Imagine how it must feel to hear God say the same words to you. Imagine him promising not to hold your sins against you and to relieve you from your guilt. Imagine him saying, “I want our relationship to be restored.” Hearing these words, really hearing them, just might change your life dramatically.

This is one of the most important messages Jesus wants to give us this Lent. He wants to convince us that we have been forgiven—fully, completely, eternally. This is an especially important message if we have a hard time forgiving ourselves or accepting that God could ever forgive us for something we’ve done. And to get that message across, Scripture points us to the blood of Jesus. His sacrifice—the shedding of his blood on the cross—has made that forgiveness a reality for us.

Jesus, the Forgiving Messiah. Before we talk about the message of Jesus’ blood and his cross, however, we have to first look at Jesus’ ministry and what brought him to Calvary. From the very beginning, Jesus announced that the way to receive the kingdom of God was through repentance—by renouncing sin and seeking God’s forgiveness.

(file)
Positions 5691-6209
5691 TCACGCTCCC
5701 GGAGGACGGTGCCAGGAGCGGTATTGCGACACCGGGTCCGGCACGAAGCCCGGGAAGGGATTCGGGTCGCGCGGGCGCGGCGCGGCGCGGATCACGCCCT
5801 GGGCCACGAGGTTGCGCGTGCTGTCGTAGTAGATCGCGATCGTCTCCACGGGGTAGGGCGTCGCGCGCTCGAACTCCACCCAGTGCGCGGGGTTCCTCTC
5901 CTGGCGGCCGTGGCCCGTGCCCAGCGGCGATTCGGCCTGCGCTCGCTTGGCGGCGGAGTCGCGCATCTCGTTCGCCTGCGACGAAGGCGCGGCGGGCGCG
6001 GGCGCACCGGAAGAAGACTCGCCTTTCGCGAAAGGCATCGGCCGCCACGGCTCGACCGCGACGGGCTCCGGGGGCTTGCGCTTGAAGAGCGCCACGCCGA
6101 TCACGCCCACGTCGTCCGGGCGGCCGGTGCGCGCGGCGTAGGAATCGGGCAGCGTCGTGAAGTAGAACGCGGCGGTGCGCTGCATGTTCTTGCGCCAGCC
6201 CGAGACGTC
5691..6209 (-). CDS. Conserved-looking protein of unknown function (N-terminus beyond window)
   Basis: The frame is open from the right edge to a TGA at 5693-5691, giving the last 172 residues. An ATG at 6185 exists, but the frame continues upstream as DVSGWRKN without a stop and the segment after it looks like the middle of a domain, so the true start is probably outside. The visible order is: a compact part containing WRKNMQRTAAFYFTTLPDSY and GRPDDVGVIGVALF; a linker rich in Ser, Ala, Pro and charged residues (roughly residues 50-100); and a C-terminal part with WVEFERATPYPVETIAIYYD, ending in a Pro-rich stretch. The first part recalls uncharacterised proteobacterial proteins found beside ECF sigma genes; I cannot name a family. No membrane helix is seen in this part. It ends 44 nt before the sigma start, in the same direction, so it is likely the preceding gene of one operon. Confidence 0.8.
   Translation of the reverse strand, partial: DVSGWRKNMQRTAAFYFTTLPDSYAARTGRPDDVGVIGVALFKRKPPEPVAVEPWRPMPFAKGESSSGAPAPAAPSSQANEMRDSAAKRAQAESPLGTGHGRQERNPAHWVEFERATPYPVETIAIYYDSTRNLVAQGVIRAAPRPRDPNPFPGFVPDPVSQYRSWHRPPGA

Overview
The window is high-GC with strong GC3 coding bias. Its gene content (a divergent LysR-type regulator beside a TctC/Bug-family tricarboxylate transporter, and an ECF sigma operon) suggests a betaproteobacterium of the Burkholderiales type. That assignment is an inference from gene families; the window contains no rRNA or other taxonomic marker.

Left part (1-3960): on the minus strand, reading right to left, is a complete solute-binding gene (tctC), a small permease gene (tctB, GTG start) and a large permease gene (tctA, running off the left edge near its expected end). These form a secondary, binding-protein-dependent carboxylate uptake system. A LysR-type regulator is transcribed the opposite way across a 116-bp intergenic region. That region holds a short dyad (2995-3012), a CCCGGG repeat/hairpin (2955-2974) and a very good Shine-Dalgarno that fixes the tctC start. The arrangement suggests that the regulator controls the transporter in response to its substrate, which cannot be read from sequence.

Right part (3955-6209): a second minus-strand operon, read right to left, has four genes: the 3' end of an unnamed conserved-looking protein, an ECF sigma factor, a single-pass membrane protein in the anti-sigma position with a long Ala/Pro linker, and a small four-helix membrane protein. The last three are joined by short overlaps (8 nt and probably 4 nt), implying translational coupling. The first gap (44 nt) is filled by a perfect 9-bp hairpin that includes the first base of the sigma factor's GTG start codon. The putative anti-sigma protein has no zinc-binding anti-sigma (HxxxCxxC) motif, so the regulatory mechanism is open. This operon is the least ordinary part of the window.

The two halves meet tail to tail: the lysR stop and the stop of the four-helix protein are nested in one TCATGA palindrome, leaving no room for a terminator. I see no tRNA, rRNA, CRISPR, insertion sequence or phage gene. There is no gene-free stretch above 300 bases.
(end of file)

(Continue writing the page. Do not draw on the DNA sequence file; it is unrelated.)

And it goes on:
Jesus’ proclamation of God’s forgiveness was one of the central reasons why some of Israel’s leaders opposed him so violently. Of course, they knew that God has mercy on those who repent. But what they didn’t approve of was how generous Jesus seemed to be in offering that mercy. They saw him forgive flagrant adulterers, traitorous tax collectors, and sinners of all other stripes. He even forgave a paralyzed man he had just met without checking to see if he was sufficiently sorry for his sins (Mark 2:1-12)!